FEATURE — EFNEP celebrates 50 years of nutrition education

Extension Assistant Courtney Eitzmann makes healthy smoothies with youth at the Clyde Malone Community Center. (Photo by Vicki Jedlicka, Nebraska Extension in Lancaster County)
Extension Assistant Courtney Eitzmann makes healthy smoothies with youth at the Clyde Malone Community Center. (Photo by Vicki Jedlicka, Nebraska Extension in Lancaster County)

By Emily Gratopp, MS, ACSM-CPT, Extension Educator, Lancaster Co.

This year marks the 50th anniversary of the Expanded Food and Nutrition Education Program (EFNEP). For 50 years, EFNEP has been reaching some of the most vulnerable populations and helping them to use their resources to keep healthy food in their homes and healthy meals on their tables.

EFNEP influences the nutrition and physical activity behaviors of limited-resource families — particularly those with young children — through community-based, relationship-driven, hands-on education. EFNEP has evolved and remained relevant to how people live, learn, work, shop and play. The diligence of EFNEP program coordinators and county educators across the nation will drive the continued success of EFNEP into the next 50 years.

Arising out of a need witnessed by then President Lyndon B. Johnson to equip families in poverty to combat hunger and increase food security, EFNEP started in 1964 as a pilot program in just a few states. In 1969, after five years of success, Congress allocated funding from the National Institute of Food and Agriculture (NIFA) within the U.S. Department of Agriculture (USDA) to implement the program nationwide.

Funding is allocated directly to land-grant universities’ Cooperative Extension systems, so EFNEP is a uniquely Extension program. Currently, EFNEP operates in 76 institutions at land-grant universities in all 50 states, U.S. territories and the District of Columbia. Since 1969, EFNEP has reached more than 33 million low-income families and youth.

EFNEP is known for being relationship-driven and community-based. Families participating in EFNEP are taught by peer educators in a series of classes, allowing time for relationships to form. The classes are adapted to fit communities and individuals as needed, including recent use of distance learning and social media.

EFNEP’s unique position within USDA and the land-grant universities provides a strong research-base for education and outreach. As such, EFNEP has been the subject and delivery mode for many creative strategies to advance the field of nutrition education. EFNEP has a nationally coordinated evaluation strategy, including the use of evaluation tools for adult and youth audiences. All participants complete an entry form and an exit evaluation during their participation in the EFNEP program. Given the systematic evaluation over 50 years, longitudinal studies show that new behaviors are maintained and that new skills learned through EFNEP can last a lifetime — and across generations.

EFNEP participants improve their lives in four core categories for healthy living:
• Diet quality and physical activity — Improved diets and nutritional and physical wellbeing through the adoption of science-based food and physical activity recommendations.
• Food resource management — Increased ability to buy, grow or otherwise appropriately obtain, prepare and store food that meets nutritional needs.
• Food safety — Improved household food safety and sanitation practices.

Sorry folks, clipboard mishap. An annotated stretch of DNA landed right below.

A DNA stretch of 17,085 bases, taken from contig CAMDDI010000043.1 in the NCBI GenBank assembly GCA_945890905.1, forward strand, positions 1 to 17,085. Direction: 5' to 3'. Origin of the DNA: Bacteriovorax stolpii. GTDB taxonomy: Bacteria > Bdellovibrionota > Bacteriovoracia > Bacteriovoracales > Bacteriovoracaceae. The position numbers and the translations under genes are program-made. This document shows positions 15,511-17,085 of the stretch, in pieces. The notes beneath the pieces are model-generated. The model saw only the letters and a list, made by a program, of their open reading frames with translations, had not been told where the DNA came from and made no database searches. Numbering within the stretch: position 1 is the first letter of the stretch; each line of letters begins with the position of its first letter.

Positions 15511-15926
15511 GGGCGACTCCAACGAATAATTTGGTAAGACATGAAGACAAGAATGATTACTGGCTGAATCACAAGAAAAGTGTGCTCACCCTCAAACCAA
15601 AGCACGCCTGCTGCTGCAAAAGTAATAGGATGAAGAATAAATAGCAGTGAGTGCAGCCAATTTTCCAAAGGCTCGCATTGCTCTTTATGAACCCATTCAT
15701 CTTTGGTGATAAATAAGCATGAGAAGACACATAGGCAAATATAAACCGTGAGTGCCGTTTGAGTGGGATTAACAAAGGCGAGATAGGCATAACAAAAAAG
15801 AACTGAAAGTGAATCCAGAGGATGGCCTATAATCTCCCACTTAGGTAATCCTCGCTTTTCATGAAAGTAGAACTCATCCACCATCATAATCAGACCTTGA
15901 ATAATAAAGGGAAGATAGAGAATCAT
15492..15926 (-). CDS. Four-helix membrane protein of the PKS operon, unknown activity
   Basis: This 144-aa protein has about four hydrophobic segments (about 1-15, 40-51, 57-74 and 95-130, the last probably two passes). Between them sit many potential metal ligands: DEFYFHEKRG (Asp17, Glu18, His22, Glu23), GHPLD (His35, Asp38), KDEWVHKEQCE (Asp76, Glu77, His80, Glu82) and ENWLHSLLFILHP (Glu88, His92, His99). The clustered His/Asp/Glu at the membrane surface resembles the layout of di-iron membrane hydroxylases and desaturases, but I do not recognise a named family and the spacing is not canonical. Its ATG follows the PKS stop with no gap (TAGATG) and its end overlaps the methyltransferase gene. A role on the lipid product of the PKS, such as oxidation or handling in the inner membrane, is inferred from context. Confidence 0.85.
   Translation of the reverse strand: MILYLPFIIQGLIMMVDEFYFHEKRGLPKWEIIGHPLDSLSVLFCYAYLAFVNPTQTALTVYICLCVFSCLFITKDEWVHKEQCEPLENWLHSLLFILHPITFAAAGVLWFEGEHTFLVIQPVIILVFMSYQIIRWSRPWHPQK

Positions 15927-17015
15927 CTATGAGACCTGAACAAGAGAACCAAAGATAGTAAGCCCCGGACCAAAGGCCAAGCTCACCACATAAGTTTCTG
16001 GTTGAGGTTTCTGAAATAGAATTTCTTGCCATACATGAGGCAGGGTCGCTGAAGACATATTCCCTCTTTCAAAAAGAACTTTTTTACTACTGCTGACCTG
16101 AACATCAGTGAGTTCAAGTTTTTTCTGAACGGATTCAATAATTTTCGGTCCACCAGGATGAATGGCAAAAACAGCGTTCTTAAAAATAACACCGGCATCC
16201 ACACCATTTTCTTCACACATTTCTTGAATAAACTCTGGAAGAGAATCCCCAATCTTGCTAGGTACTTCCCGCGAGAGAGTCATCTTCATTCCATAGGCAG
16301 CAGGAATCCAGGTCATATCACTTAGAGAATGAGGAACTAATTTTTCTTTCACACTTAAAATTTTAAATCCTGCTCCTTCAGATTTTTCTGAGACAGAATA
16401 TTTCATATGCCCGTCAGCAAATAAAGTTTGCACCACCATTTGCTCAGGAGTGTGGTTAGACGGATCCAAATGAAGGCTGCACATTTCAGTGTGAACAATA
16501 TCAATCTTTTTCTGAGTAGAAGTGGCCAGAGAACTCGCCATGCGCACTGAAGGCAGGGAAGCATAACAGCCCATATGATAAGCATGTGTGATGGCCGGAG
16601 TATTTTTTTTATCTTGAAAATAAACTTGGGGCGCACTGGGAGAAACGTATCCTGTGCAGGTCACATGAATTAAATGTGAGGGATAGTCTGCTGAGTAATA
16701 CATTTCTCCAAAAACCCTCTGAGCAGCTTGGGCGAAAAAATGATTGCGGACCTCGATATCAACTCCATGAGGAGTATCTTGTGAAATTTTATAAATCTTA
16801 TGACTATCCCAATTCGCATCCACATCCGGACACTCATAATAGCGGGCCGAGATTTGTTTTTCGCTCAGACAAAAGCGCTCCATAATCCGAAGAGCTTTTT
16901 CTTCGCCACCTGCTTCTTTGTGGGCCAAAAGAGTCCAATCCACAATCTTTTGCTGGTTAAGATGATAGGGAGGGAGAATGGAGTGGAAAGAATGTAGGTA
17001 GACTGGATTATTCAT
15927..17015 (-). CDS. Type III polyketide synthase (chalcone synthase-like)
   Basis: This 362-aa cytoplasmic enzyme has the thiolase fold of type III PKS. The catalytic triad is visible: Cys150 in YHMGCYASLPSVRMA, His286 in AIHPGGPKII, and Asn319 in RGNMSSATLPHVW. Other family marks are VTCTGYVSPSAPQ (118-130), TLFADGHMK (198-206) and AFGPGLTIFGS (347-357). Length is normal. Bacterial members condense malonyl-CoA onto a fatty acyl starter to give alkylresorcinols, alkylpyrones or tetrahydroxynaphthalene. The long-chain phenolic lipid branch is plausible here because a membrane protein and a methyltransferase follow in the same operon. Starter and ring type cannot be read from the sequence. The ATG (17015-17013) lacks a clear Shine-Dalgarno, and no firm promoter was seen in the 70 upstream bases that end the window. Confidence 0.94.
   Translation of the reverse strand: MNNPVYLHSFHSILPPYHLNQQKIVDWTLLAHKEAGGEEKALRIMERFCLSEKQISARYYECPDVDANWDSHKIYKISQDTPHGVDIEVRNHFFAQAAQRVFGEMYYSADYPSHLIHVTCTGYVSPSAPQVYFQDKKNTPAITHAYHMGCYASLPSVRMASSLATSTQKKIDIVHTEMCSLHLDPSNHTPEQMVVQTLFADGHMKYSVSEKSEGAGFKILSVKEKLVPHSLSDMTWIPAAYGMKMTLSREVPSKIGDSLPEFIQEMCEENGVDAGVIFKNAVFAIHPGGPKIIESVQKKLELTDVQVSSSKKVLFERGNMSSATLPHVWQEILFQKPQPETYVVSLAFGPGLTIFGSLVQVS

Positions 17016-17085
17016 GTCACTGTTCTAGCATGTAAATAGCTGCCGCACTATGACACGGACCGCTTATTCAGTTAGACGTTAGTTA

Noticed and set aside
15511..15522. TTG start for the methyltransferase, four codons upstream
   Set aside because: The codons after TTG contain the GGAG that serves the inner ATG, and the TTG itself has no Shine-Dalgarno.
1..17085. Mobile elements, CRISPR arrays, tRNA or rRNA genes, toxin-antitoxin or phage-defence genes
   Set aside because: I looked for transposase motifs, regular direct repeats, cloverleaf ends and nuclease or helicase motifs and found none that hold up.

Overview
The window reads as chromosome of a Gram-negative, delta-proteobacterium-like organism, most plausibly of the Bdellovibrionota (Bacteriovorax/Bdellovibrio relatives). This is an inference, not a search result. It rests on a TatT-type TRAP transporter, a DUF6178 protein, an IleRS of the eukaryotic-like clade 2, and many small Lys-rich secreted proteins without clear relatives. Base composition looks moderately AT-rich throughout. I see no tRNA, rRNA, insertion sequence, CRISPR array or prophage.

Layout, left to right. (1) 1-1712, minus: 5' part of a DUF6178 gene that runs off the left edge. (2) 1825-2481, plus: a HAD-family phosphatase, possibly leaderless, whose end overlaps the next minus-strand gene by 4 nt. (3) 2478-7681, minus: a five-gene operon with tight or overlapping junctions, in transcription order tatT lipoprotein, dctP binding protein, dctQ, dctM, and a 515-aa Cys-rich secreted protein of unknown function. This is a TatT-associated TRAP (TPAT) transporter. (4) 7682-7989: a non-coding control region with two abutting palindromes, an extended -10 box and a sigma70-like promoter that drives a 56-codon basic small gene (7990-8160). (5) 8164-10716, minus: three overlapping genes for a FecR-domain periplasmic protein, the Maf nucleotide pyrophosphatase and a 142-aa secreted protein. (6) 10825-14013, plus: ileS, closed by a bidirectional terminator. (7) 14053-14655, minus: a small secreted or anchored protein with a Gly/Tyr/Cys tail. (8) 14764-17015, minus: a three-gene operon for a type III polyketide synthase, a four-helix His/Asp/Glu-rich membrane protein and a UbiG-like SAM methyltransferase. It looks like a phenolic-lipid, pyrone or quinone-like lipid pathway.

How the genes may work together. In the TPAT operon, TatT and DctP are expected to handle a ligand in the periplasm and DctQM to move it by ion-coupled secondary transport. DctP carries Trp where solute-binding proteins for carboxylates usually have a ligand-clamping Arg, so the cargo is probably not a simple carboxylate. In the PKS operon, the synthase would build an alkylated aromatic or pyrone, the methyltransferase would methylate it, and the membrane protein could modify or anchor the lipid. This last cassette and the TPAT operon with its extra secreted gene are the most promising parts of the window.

• Food security — Increased ability to get food directly — and from food assistance programs where necessary—to ensure having enough healthy food to eat.

In Nebraska, EFNEP is localized to seven counties which are urban or metro regions: Adams, Douglas, Hall, Lancaster, Platte, Saline and Sarpy. In 2018, 10 Extension Assistants and Associates across the seven counties taught 499 families and over 3,500 K–12th grade youth.

EFNEP in Nebraska collaborates with community-service agencies to reach diverse low-income audiences. The Nebraska EFNEP team has skills to teach non-English speaking audiences with three individuals who speak Spanish and one who speaks Arabic.

This past year, the Lancaster County EFNEP team taught 111 families, impacting 461 people within those families. Families are engaged in an average of seven hours of interactive lessons, activities, cooking and recipe sampling. Family participants improved within the four core categories for healthy living:
• 92 percent improved their diet quality and 69 percent increased their daily physical activity.
• 80 percent improved their food resource management practices.
• 73 percent practiced safer food handling.
• 43 percent improved their family’s food security.

A few of the EFNEP families in Lancaster County include pregnant and parenting teens in Title I high schools and parents learning English within Lincoln Public Schools’ Family Literacy program and Lincoln Culture Centers. The addition of our newest, Arabic-speaking, EFNEP team member brings hope of expanding services to Arabic-speaking community members in 2019.

In 2018, the Lancaster County EFNEP team taught 765 youth an average of seven hours of nutrition and physical activity lessons. Youth improved in healthy living:
• Almost 60 percent of middle and high school students ate one additional vegetable serving per day and 50 percent increased to at least 60 minutes of physical activity per day.
• Almost all elementary students improved their knowledge and ability to choose healthier foods when offered.

Key components of EFNEP for youth are teaching recipe literacy and cooking skills. During EFNEP classes, youth practice following recipes and cooking to increase their skills in cooking healthy meals and snacks on their own. Last year, 61 percent of middle school students taught by Lancaster County EFNEP increased their confidence of using measuring spoons and cups, and 52 percent improved in their ability to read and follow a recipe.